This year has also seen an uptick in the number of IS-inspired attacks. On January 7th five people from the Hazara Shia community were targeted and critically injured in Spiny Road of Quetta. Two months later, a man and a woman from the same ethnic group were shot dead. On May 12th a suicide bomber in Mastung struck the convoy of Deputy Chairman of the Senate Maulana Abdul Ghafoor Haideri, killing 27 people. Then, immediately after the operation against the LeJA, the IS claimed responsibility for the abduction and murder of two Chinese citizens in Quetta.
Some security officials in Quetta see the LeJA as the face of IS in Pakistan, targeting civilians, shrines, and professionals on a large scale. Adherents to the ISIS worldview are also found in other groups active in parts of Pakistan, including Balochistan. One such group is the Jamiat Ulema-e-Islam Nazaryati (JUI-I), which is present in parliament and holds public gatherings in Quetta and in northern areas of Balochistan.
I still remember the case of Amir Muhammed Dasti, the brave police officer who killed four Lashkar-e-Jhangvi terrorists in Quetta in 2012. He was humiliated by then chief justice Iftikhar Mohammed Chaudhry for not taking action against religious extremists involved in the mass killing of Shias. A distraught Dasti argued that he could be targeted at any time, since many officials believe the actions of religious terrorists are in fact justified. On several occasions the terrorists delivered burial shrouds to Dasti as a warning that his days were numbered. In 2013 he was killed in broad daylight in Quetta, along with his guards.
Another senior police official who had killed some LeJ members in a raid later approached the terrorist organisation with the help of religious clerics and tribal elders and offered an apology. Such is the terror inspired by the LeJ that even a senior police officer can feel threatened by them and fear for his life. And that fear is not misplaced. Many police officers have died at the hands of LeJ and many others have been forced to leave Quetta for their personal safety.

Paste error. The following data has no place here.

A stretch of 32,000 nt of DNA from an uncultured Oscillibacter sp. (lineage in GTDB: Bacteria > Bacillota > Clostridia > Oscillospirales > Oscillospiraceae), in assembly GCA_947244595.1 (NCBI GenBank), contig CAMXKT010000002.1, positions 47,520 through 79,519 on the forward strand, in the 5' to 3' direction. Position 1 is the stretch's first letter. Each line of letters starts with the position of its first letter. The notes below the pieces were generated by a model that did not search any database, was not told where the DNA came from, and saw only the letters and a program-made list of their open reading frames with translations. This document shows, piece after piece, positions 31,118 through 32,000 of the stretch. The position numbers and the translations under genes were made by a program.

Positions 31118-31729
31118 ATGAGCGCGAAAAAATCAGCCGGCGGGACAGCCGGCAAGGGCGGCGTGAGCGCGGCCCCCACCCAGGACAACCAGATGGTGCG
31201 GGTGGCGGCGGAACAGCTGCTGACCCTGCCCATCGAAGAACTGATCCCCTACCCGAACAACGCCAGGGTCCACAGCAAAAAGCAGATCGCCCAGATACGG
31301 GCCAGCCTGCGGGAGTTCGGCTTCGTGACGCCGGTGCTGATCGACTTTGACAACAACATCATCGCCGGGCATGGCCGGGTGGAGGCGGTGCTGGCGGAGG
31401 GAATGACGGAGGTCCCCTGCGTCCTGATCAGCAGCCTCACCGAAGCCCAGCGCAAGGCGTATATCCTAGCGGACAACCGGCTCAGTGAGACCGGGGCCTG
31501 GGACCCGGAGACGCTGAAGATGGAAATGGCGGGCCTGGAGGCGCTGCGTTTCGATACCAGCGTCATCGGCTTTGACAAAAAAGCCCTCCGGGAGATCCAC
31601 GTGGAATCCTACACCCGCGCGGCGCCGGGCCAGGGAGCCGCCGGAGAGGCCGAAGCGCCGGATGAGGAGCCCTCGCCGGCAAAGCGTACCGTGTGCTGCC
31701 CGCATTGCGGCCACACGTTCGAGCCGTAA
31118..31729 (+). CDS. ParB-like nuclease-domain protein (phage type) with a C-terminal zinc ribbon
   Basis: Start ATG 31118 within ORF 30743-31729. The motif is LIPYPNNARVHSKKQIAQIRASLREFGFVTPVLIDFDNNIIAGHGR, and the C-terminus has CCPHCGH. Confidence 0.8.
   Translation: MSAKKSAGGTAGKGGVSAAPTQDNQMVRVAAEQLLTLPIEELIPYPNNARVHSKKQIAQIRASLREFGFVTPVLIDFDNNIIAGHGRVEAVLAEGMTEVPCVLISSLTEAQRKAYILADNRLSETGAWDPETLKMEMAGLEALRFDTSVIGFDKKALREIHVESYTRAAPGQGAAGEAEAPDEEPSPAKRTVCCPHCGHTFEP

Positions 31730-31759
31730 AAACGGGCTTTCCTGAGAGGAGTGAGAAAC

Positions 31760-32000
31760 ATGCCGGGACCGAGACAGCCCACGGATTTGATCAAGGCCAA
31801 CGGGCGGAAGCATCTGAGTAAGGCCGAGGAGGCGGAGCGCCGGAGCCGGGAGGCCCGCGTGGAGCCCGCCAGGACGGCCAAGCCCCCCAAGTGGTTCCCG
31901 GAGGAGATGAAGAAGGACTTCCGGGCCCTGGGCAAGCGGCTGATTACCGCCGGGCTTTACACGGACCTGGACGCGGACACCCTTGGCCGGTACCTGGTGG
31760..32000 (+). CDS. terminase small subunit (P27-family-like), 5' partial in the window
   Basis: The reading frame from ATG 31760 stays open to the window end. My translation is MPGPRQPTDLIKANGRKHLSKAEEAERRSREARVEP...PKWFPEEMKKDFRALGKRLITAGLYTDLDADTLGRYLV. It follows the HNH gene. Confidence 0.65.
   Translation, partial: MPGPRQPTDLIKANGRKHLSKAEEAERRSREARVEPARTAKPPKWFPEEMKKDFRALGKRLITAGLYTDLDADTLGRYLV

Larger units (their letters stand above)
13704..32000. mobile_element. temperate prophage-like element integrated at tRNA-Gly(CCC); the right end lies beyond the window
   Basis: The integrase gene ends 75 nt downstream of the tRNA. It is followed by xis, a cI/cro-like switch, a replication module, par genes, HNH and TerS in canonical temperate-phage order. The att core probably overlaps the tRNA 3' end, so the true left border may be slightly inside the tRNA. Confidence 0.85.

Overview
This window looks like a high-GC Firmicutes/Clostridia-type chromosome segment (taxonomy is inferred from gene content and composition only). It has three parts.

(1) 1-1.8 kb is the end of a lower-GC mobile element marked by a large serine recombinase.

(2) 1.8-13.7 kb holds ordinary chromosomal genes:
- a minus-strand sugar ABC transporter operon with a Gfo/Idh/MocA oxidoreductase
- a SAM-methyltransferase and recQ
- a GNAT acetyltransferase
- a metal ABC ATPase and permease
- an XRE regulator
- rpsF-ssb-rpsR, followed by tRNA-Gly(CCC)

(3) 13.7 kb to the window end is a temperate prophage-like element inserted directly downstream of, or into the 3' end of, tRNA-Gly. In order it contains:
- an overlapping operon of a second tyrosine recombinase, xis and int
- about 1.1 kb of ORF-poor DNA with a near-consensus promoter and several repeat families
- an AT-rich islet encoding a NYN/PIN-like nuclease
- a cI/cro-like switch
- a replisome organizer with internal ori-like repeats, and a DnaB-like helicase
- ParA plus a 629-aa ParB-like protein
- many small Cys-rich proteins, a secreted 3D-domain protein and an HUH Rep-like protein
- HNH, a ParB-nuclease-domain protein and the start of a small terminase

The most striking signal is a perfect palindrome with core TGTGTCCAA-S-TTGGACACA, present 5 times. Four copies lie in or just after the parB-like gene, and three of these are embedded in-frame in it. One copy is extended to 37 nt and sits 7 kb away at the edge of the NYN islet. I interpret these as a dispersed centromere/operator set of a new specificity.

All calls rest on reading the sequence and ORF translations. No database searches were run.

Whether openly acknowledged or not, it is clear that the LeJ has established contact with the IS and that Balochistan is a potential breeding ground for IS fighters. Finding IS supporters and sympathisers in the province is not hard. The extremists have even been encouraged to take advantage of their organisational structure to radicalise young students at the University of Balochistan.
In the face of mounting evidence to the contrary, the government continues to declare that external players, namely India and Afghanistan, are providing logistical support to banned organisations like the LeJA, the LeJ and the Tehreek-e-Taliban Pakistan (TTP). It might be true to some extent, but again it is the security forces that are responsible for protecting the porous border with Afghanistan.
If the IS has strongholds in Afghanistan, then it is very easy for them to have bases in places like Quetta and adjoining districts.
It is a poorly kept secret that the banned LeJ and other terrorist groups collect money from mosques after Friday prayers, and especially after Eid prayers, urging the faithful to contribute to the funding of the Jihadist fight against Shia, infidels and Western countries engaged in Afghanistan. This happens not only in Quetta but also at a large scale in Karachi, Lahore and Peshawar. The LeJ and other extremists also collects animal skins to raise money in the name of Jihad.
Another means of garnering support for their cause is religious education. There are hundreds of unregistered religious seminaries in Balochistan which get funding from rich countries and ironically there is no check on them. I personally know of many kids in Quetta who tell me they are being paid a monthly stipend to attend these seminaries, and yet nobody really knows what is being taught there.
In the current climate, it seems inevitable that extremists will find fertile ground for consolidating their position, gradually eroding what liberal and secular forces remain.courtesy Tribune